Power plant carbon dioxide emissions have decreased 12 percent from 2008 to 2013 but remain 14 percent higher than 1990 levels, according to a new report by Ceres, four large utilities, Bank of America and the Natural Resources Defense Council (NRDC).
Benchmarking Air Emissions of the 100 Largest Electric Power Producers in the United States focuses on changes in four power plant pollutants for which public emissions data are available: sulfur dioxide (SO2), nitrogen oxides (NOx), mercury (Hg), and carbon dioxide (CO2).
It finds, Ceres President Mindy Lubber says, that “Most parts of the country are firmly on a path toward a clean energy future, but some states and utilities have a longer way to go and overall the carbon emissions curve is still not bending fast enough. To level the playing field for all utilities, and achieve the broader CO2 emissions cuts needed to combat climate change, we need final adoption of the Clean Power Plan.”
The declines so far, according to the report, were due in part to low natural gas prices, environmental regulations and a decline in overall electricity demand. Among the roughly 2,800 power plants surveyed, researchers found uneven performance across power companies and states; carbon emission rates vary by a factor of 10 among the top 100 producers. Forty-two states are decreasing their carbon dioxide emissions.
Scientists Call for Decarbonization
Two new documents spell out how carbon reductions can be made. A United Nations-backed report written by scientists at University College London (UCL) recommended several actions to help the United Kingdom achieve its legally binding emissions reduction target, and the closing statement of a pre-U.N. climate treaty conference recommended actions to close the emissions gap between current climate policy and a pathway limiting global warming to 2 degrees Celsius.
The UCL report concludes that meeting the U.K.’s domestic climate objectives will require reducing emissions from the country’s power generation in 2030 by 85–90 percent relative to current levels.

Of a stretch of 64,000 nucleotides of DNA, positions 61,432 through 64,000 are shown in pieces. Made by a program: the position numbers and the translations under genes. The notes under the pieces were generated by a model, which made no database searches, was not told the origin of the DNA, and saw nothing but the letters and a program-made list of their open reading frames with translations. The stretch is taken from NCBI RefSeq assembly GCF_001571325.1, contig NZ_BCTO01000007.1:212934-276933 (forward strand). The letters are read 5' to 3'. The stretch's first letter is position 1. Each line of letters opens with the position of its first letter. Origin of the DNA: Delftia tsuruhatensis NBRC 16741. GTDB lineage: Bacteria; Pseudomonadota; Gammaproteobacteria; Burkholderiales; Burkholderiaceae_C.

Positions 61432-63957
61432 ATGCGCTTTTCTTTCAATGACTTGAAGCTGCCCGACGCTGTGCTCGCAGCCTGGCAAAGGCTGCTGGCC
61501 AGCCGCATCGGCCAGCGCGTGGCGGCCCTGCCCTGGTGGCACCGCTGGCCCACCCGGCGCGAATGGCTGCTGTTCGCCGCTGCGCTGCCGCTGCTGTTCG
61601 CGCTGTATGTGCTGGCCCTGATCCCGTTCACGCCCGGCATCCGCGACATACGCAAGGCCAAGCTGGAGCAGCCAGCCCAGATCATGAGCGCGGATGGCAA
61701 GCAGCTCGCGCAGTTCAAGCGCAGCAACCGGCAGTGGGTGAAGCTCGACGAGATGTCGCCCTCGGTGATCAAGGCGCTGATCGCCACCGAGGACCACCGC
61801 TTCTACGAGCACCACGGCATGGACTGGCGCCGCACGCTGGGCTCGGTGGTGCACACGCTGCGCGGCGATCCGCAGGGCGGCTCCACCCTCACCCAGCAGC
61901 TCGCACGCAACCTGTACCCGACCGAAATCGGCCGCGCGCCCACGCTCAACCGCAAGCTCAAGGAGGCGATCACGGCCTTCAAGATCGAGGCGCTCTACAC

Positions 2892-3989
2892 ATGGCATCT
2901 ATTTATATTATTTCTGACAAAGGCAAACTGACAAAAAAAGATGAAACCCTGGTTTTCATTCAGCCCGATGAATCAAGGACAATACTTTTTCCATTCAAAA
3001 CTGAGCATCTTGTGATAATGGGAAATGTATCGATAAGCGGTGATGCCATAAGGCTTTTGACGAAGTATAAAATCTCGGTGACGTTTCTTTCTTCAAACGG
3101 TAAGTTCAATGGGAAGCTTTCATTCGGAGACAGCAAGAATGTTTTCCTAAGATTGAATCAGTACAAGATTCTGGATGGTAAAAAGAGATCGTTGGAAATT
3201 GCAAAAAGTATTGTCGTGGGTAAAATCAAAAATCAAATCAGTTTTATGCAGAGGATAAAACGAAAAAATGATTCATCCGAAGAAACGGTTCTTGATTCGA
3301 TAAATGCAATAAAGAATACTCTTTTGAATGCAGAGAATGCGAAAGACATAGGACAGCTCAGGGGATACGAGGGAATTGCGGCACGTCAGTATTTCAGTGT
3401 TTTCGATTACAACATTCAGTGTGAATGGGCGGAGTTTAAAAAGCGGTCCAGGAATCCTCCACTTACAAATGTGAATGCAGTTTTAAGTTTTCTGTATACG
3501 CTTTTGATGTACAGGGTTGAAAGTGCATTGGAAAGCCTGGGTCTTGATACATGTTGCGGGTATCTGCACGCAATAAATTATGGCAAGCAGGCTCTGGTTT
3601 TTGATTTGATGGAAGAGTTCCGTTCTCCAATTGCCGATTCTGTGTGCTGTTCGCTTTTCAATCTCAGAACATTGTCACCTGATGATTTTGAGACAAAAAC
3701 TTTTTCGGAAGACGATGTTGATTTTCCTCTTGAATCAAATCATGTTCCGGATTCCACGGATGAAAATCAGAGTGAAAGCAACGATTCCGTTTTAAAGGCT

The move away from fossil fuels was also the focus of attendees at the Our Common Future Under Climate Change (OCFUCC15) science conference in Paris in preparation for the U.N. climate change talks later this year at which nations will attempt to seal a global deal to reduce greenhouse gas emissions.
“To stay below 2C (36F), or even 3C, we need to have something really disruptive, which I would call an induced implosion of the carbon economy over the next 20–30 years,” said Professor Hans Joachim Schellnhuber, director of the Potsdam Institute for Climate Impact Research.
In its closing statement, the OCFUCC15 Scientific Committee stated that cost-effective C2 pathways require greenhouse gas emission reductions 40–70 percent below current levels by 2050 and noted that investments in climate-change adaptation and mitigation could provide co-benefits that increase protection from current climate variability, decrease damages from air and water pollution, and advance sustainable development.
At the conference, Nobel laureate economist Joseph Stiglitz of Columbia University called for an enforceable global price on carbon—not the current “spotty” global cap-and-trade program—to drive the shift toward a low-carbon economy and for carbon taxes to be used to reduce other taxes. “This reflects the basic economic principle: that it’s better to tax bad things than good things,” he said.
In an op-ed in the New York Times, Andrew Revkin noted that the majority of the OCFUCC sessions described how communities, industries, and governments could make energy and climate progress with or without a treaty in Paris—a reality, said Revkin, reflecting “the spreading recognition that relying on top-down treaty-making as the determinative factor in shaping the human-climate relationship is wishful thinking.”
Major Wind Farm Planned in North Carolina
The U.S. Department of Energy published a report in 2008 examining the feasibility of using wind energy to generate 20 percent of the nation’s electricity demand by 2030. One challenge—boosting U.S. wind generation to 300 gigawatts. The new wind energy farm is due, in part, to a North Carolina law requiring utilities to increase their renewable energy portfolios.
“It’s conceivable that we can see a dramatic growth in wind as we’ve seen in solar because utilities are entering into a new phase,” said Jonas Monast, director of the Climate and Energy Program at Duke University’s Nicholas Institute for Environmental Policy Solutions. He noted that factors such as abundant natural gas, coal plant retirements, and aging nuclear plants are already forcing change in the region’s energy market.
The Climate Post offers a rundown of the week in climate and energy news. It is produced each Thursday by Duke University’s Nicholas Institute for Environmental Policy Solutions.